DISTRICT STRIKES BACK
Parents, students protest ongoing contract dispute, teachers strike in Dallas
DALLAS TWP. — Striking Dallas School District teachers had some company picketing with signs Friday on the school district campus.
Roughly two dozen parents and taxpayers were picketing in front of the administration building to voice their displeasure with the strike, which now has forced the school district to cancel six school days. Most there blamed both the school board and the teachers union for failing to find a compromise.
Event organizer Joanna Cunningham said the rally was not a protest against the teachers, but she did endorse legislation that would prohibit teachers from striking in the state. She also launched an online petition backing the proposed legislation, which has received support from more than 1,400 people.
“We are neutral,” said Cunningham, who has children in the first and fourth grades at Dallas Elementary School. “Everyone is to blame. We want the problem to be solved.”
Cunningham was upset when former Dallas School Board member Clarke Bittner arrived and started attacking the teachers union.
“Our school board has to be commended,” Bittner said.
Teachers have not had a union agreement and pay increases since September 2015. They went on strike in November and December 2016 and started another strike Sept. 22.
‘I love our teachers ... But the strike is just tearing apart the community. The community is going to be broken from this for a very long time.’ DIANE POCONO District parent
Sticking points in negotiations have included demands that teachers contribute more to fund health benefits, proposals to alter an early retirement incentive and disagreements on how much to provide for pay increases.
Participants in Friday’s antistrike demonstration were chanting while striking teachers walked up and down Conyngham Avenue.
“What do we want?” a participant asked.
“End the strike!” the group answered.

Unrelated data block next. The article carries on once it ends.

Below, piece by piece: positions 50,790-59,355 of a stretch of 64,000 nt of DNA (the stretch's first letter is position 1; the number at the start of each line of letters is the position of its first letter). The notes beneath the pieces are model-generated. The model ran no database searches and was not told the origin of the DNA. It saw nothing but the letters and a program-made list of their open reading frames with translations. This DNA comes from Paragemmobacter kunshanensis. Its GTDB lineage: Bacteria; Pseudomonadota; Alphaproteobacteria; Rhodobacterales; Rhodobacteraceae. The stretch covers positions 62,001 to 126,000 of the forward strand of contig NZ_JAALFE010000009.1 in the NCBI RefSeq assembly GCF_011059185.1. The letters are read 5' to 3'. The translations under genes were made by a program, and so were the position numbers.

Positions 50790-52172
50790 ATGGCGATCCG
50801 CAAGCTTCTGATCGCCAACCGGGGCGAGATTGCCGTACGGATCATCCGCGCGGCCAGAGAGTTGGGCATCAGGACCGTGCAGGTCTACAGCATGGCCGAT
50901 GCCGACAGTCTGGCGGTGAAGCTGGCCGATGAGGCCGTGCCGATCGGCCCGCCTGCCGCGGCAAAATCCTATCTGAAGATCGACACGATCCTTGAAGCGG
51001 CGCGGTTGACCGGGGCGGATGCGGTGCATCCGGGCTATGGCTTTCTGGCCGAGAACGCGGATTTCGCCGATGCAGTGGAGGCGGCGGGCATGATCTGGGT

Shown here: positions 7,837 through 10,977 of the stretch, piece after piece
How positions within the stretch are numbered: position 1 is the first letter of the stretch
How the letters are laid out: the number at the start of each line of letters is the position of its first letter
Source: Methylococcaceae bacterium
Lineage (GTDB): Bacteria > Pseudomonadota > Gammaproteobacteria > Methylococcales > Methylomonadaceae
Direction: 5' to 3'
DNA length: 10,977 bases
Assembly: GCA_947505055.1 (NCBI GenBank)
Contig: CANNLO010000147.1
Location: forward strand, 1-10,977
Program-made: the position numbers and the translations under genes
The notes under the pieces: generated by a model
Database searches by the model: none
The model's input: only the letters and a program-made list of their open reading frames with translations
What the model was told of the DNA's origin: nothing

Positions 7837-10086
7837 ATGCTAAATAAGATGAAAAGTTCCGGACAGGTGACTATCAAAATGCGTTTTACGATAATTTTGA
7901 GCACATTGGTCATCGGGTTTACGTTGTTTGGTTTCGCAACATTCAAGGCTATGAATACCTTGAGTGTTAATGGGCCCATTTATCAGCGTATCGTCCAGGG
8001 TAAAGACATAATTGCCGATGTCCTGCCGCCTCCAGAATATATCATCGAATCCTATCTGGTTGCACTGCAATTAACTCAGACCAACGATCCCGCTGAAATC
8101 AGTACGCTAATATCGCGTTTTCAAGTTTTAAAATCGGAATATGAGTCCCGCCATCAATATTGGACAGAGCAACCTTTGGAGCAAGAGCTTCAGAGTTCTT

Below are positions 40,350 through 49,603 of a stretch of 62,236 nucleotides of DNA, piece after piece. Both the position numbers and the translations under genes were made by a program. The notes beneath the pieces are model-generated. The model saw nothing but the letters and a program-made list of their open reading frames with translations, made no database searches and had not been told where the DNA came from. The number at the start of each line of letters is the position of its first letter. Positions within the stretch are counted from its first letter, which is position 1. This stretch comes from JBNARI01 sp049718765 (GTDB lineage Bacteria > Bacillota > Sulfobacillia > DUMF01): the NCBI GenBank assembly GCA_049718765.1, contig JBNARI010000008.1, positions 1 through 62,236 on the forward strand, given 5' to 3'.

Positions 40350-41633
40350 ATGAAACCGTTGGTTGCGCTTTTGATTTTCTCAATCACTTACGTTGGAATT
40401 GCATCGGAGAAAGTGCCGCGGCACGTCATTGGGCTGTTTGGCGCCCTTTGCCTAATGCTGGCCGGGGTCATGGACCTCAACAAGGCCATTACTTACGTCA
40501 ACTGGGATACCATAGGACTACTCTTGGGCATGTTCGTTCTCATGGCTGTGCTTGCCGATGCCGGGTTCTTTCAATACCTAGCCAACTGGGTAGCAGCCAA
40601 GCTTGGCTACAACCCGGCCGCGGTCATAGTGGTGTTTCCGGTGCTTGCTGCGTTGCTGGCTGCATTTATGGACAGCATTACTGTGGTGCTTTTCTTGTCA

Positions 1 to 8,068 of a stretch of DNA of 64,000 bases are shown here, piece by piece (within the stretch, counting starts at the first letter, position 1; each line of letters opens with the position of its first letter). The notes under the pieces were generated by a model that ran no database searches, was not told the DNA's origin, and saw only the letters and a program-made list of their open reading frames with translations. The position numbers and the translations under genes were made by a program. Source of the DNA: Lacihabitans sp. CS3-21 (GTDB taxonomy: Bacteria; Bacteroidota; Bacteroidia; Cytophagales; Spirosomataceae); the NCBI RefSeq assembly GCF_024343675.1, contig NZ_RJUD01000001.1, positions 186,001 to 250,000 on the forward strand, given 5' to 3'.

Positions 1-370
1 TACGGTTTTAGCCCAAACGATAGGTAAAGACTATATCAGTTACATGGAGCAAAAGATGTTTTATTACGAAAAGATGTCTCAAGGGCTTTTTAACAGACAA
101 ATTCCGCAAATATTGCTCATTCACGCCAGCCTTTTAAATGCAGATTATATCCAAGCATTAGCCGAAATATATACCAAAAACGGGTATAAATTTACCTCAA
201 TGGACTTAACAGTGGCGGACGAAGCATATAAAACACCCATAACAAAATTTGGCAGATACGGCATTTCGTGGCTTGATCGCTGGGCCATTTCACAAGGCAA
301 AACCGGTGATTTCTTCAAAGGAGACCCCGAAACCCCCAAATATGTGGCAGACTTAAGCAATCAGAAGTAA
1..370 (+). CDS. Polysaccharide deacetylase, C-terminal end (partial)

“When do we want it?” she followed up. “Now!” the group replied. John Holland, a region field director for the Pennsylvania State Education Association and chief negotiator for the Dallas teachers union, was down the street and said it would be “un-American” to strip teachers of the right to strike.
“It’s part of democracy, the right to protest,” Holland said.
The goal of education is to produce “responsible citizens” who can get “good jobs and good benefits,” and teachers are being criticized for trying to protect their jobs and benefits, Holland said.
Shelby Pocono, a high school freshman, was at the antistrike demonstration.
“I miss the routine, seeing my friends, having things to do,” she said.
She is in the marching band and complained the band hasn’t practiced since the strike began and “just shows up for games.”
Her mother, Diane Pocono, said her other daughter, an eighth-grade student, was “home in bed” because “she has settled into that routine instead of getting up at 6 a.m.”
“I love our teachers,” she added. “I spent many years at Wycallis (Elementary School) doing crafts with the kids. But the strike is just tearing apart the community. The community is going to be broken from this for a very long time.”
Lacy Rice has three boys — Pre-K, fifth grade and eighth grade. Because of the strike, she has to spend more on daycare at Dallas Little People.
“It’s an extra expense,” she said. “I’m a single mom, in nursing school, and I work. I just want it to end. They are not accomplishing anything.”
Lisa Ayers said the strike prevents her from doing work on her landscape business because she now has to take care of her two boys, a kindergarten student and a secondgrade student.
“They need to come together,” Ayers said.
The state limits the length the teacher strikes, and the school district will reschedule school days lost from the strike. Teachers can strike twice per school year, and the first strike must end so students can have 180 school days by June 15. The state Department of Education has determined that teachers are required to be back at work Oct. 19.
Lacy Rice with her sons, Ryan, left, and Sean, gather with other parents supporting an end to the teachers strike at Dallas High School on Friday. Top: Dallas freshman Shelby Pocono said she misses her school routine.
Joanna Cunningham, center, leads a group of parents supporting an end to the teachers strike as striking teachers walk nearby at Dallas High School on Friday.